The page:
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Product Documentation

When building a product and developing features we ensure that the product has complete documentation by following iterative documentation practices.

The product documentation is completed iteratively as we work on each major feature, contributing to the complete documentation repository of the product. By creating product documentation iteratively we ensure that we keep track of the product as we build and include all necessary information.

Documenting Practices

When creating documentation, we ensure that it is:

  1. Concise and Clear

    We ensure that our documentation is written in a way that can be understood by any reader, is clearly formatted, and focuses on specific points.

  2. Accurate and Comprehensive

    We ensure that all features of the product and the factors that went into building the product are all accurately documented.

  3. Structure and Searchable

    We ensure that our documentation is laid-out with usability in mind, ensuring that all documents are organized into clear categories and easily searchable to find specific content.

Document Types

Each product is set up with a central document repository to store all content related to the project, including:

  1. Product Overview
  2. Architecture Design Documentation
  3. Technical Documentation
  4. Release Documentation
  5. Requirements & Feature Documentation
  6. System Administrator Documentation
  7. End-User Documentation

1. Product Overview Document

The product overview document acts as the main reference point for the project and houses all documents and links related to the project. The central product overview document contains all major documents with a link to each document and any links to external resources.

The overview document lists:

  1. An overview of the project
  2. Links to all major document types
  3. Links to all document templates
  4. External links related to the project:
    • Design files
    • Environments
    • Google Play / Apple Store links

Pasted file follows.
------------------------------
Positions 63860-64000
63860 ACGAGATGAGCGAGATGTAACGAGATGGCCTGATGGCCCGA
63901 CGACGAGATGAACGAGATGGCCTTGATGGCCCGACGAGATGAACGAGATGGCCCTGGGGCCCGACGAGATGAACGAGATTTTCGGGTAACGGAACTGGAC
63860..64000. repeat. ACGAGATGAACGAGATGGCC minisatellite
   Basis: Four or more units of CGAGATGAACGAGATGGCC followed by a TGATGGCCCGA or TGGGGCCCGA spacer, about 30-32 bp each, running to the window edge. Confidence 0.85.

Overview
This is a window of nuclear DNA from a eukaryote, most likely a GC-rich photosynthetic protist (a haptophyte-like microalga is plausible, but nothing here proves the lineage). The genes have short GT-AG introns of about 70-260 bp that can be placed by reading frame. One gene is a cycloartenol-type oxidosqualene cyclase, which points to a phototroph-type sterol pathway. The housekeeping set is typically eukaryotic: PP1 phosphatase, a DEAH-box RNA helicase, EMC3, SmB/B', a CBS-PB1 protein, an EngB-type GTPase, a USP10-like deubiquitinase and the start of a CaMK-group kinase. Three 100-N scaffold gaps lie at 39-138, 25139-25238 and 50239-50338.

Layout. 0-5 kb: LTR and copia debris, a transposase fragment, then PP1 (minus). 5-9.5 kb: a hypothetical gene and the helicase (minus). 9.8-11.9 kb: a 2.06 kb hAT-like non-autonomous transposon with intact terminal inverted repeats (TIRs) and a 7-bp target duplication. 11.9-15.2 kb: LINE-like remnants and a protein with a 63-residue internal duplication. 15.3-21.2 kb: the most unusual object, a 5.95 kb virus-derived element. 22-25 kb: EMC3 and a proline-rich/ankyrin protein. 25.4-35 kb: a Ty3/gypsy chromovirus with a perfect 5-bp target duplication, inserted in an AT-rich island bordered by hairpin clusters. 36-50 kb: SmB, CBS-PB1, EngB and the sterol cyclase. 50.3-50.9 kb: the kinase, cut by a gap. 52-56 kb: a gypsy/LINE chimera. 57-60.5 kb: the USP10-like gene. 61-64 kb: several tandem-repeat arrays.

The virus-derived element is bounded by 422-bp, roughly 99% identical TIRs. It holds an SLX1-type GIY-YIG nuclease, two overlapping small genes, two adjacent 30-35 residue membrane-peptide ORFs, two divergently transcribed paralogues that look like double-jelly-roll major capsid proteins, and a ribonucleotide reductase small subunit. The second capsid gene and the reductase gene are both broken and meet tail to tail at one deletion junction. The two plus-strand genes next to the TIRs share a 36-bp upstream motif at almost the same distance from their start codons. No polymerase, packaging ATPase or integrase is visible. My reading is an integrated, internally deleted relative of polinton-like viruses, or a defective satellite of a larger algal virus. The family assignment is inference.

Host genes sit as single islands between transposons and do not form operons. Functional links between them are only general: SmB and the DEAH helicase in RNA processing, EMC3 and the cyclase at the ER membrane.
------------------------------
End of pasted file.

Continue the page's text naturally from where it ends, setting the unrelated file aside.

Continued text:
• Project management tools
    • etc.

2. Architecture Design Documentation

When we begin to work on each new major feature or plan out new major iterations of the product we first draw up and plan all of the system architecture using diagrams to detail out the architecture and implementation.

Once system architecture is approved it is added to the documentation repository to keep a record of all architecture decisions.

3. Technical Documentation

As we iterate on the product and make new technical decisions we ensure that these are all stored and documented. The technical documentation can include the following:

  1. Code Frameworks & Standards Documentation

    An outline of the frameworks, coding principles, and standards followed when implementing the product, including but not limited to;

    • Frameworks
    • Design patterns
    • Security measures
    • Principles
  2. API Documentation

    A list of all APIs used, the purpose of each API, and how to connect to the APIs.

  3. Libraries & Licenses

    A list of all libraries and licenses used with version numbers listed.

4. Release Documentation

For each product release, we set up a new release document. The release document will list:

  1. Release Objective
    • Target for release
    • Release dates
    • Release impact
  2. Features included in the release
  3. Any links that relate to the release
  4. Members included in the release
  5. Release plan
    • Timeline
    • Environments

5. Requirements & Feature Documentation

As each new feature enters planning a new document is set up to manage the feature. The feature document gives an outline of the full feature and lists out all epics and user stories required to achieve the required functionality. The features document lists:

  1. Feature Objective

  2. Main intentions of the feature

  3. Criteria of acceptance

  4. Image / video content

    • Explanations of feature usage
    • Visual references for feature states
  5. Design and user interaction

    • Links to any related UX files:
      • User personas
      • User scenarios
      • Scenario maps
      • User story maps
      • UX style guides
      • Prototypes
    • Links to any final UI design files
  6. Requirements for functionality

    • Key requirements in the feature
    • Breakdown of each requirement
    • Links to the epics related to each requirement
      • Epic summary
      • The main goal of the epic
      • Links to all related user stories
  7. Code references

    Code snippets with markup, libraries, API endpoints, parameters, coding conventions, and additional references to explain the functionality.

6. System Administrator Documentation

The system administrator documentation lists out any content required for admin users to manage the product, helping ensure product continuity and ease in maintenance. Including:

  1. Description of main product functions
  2. Guide to system administration
  3. Environment management

7. End-User Documentation

The end-user documentation ensures that the main instructions for end-users are listed, including:

  1. Standard usage guidelines
  2. User FAQs

Our Playbook

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